The committee meets in the Ackermann Room at City Hall, 795 Massachusetts Ave., Central Square.


Adding units at 3-5 Linnaean St., Neighborhood 9, and reusing 178 Elm St., Wellington-Harrington

bullet-gray-small Planning Board, 6:30 p.m. Tuesday 

Five one-bedroom apartments are proposed for an existing basement space at 3-5 Linnaean St., just off Massachusetts Ave. in Neighborhood Nine near Porter Square, talking the building to 42 total units; also proposed is the conversion of the former Casa Do Benfica fraternal clubhouse to six units at 178 Elm St., off Hampshire Street in the Wellington-Harrington neighborhood a few blocks from Inman Square. The 7,350-square-foot building was built in 1890 and has been used as a clubhouse for soccer fans and other aspects of Portuguese community since 1995. In both cases, the Planning Board must decide whether to free the developers from parking restrictions and some other zoning requirements.

The board meets on the second floor of the City Hall Annex, 344 Broadway, Mid-Cambridge.


City Hall policing

bullet-gray-small Public Safety Committee, 1 p.m. Wednesday

A public hearing led by councillor Kelley will discuss the role and duties of the police officer assigned to City Hall.

The committee meets at City Hall, 795 Massachusetts Ave., Central Square.


Revival and Mothership in Alewife, an UpperWest patio and a faked license

bullet-gray-small License Commission, 3 p.m. Wednesday

A cafe called Revival and full-service restaurant described as a craft beer hall and called Mothership moves on in the renewal process for the office building at 125 CambridgePark Drive, Alewife. The eateries, to be open to office workers and residents, are the concept of Steve “Nookie” Postal, who opened Commonwealth in Kendall Square.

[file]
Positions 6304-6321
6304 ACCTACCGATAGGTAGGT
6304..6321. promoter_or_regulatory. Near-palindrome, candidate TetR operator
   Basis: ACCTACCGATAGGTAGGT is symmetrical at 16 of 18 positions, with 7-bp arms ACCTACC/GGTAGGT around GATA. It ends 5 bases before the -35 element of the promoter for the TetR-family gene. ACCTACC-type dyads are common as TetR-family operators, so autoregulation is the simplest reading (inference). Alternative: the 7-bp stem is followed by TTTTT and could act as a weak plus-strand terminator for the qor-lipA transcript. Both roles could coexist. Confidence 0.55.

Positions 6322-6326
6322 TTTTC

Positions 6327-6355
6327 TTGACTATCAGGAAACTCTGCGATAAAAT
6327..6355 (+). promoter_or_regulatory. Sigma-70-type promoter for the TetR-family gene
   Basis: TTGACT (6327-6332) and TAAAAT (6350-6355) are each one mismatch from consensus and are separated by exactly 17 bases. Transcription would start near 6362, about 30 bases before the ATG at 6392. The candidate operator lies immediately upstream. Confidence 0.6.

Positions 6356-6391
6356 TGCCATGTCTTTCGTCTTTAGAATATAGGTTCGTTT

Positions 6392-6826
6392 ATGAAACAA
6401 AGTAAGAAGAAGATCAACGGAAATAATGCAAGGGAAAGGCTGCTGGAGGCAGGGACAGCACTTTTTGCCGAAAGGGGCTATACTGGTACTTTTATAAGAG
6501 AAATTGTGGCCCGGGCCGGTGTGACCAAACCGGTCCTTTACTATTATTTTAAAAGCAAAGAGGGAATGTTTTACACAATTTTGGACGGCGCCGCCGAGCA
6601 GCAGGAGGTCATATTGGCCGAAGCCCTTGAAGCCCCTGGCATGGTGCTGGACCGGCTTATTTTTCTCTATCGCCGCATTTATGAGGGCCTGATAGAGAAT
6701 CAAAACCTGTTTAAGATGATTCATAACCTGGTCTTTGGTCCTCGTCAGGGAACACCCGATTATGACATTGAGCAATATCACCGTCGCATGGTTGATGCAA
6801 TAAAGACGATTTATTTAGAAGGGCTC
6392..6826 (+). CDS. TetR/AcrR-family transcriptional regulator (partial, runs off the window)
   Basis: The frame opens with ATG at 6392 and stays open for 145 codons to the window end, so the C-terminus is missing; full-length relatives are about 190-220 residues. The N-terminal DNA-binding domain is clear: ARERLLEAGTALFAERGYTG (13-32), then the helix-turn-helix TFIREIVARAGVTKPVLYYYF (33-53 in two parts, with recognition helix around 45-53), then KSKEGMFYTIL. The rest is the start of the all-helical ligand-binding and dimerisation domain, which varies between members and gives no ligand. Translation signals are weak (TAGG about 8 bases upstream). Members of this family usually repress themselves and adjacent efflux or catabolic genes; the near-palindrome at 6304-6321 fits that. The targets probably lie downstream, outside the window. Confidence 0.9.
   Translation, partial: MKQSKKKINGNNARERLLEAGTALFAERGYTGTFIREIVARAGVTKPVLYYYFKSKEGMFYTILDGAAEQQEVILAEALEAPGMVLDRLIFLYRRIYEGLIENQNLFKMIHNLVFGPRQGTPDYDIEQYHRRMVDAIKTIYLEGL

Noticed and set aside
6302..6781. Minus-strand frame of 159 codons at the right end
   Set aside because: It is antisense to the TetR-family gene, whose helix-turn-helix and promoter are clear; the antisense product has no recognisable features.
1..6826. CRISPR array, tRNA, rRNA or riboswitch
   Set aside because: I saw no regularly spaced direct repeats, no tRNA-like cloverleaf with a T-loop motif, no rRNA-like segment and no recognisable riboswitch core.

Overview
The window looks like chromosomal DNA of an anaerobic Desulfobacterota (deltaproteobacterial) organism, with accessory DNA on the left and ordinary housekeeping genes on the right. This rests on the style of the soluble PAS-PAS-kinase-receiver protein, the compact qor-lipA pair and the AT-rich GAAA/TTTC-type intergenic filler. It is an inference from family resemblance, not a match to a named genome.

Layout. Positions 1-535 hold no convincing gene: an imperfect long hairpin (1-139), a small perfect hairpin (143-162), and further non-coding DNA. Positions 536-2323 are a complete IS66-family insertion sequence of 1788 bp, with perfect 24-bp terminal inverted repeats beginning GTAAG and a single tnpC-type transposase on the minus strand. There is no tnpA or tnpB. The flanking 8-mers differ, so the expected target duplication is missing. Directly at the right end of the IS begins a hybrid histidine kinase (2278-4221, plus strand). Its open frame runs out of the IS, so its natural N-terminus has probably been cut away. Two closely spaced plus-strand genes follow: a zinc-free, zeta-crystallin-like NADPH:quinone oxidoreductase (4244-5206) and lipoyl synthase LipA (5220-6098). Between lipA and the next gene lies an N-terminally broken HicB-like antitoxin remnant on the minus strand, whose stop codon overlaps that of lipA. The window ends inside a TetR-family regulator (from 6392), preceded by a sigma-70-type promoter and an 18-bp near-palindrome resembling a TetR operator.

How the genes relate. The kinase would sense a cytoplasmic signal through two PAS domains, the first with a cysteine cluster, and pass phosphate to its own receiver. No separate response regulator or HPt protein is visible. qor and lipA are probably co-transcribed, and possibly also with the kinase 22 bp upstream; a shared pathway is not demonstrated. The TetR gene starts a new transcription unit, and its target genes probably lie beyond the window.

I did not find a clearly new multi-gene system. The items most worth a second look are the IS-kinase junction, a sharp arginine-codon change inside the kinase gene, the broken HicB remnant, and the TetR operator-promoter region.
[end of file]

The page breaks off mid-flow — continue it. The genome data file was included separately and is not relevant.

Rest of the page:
UpperWest, the 1 Cedar St., North Cambridge, wine bar and charcuterie, returns for a hearing on adding a 900-square-foot outdoor patio. And Royal Punjab, at 251 Cambridge St., East Cambridge, gets a hearing based on charges it was doing business with an invalid and altered license.

The commission meets in the basement of the Michael J. Lombardi Building, 831 Massachusetts Ave., Mid-Cambridge near Central Square.


Giving buskers a break

bullet-gray-small Ordinance Committee, 2 p.m. Thursday

Whether Cambridge goes on charging street performers $40 to entertain on city streets – when neither Somerville nor Boston does – gets a new hearing from a committee led by councillors Kelley and Dennis Carlone after a September 2015 request for relief was rejected.

The committee meets at City Hall, 795 Massachusetts Ave., Central Square.


Vellucci Plaza redesign

Cambridge Historical Commission, 6 p.m. Thursday

Citizens have appealed a decision of the Mid-Cambridge Neighborhood Conservation District Commission to approve a certificate of appropriateness for alterations to Vellucci Plaza in Inman Square, with the understanding that the city needs the Neighborhood Conservation District Commission’s okay to undertake the changes.

The Historical Commission meets on the second floor of the Michael J. Lombardi Building, 831 Massachusetts Ave., Mid-Cambridge near Central Square.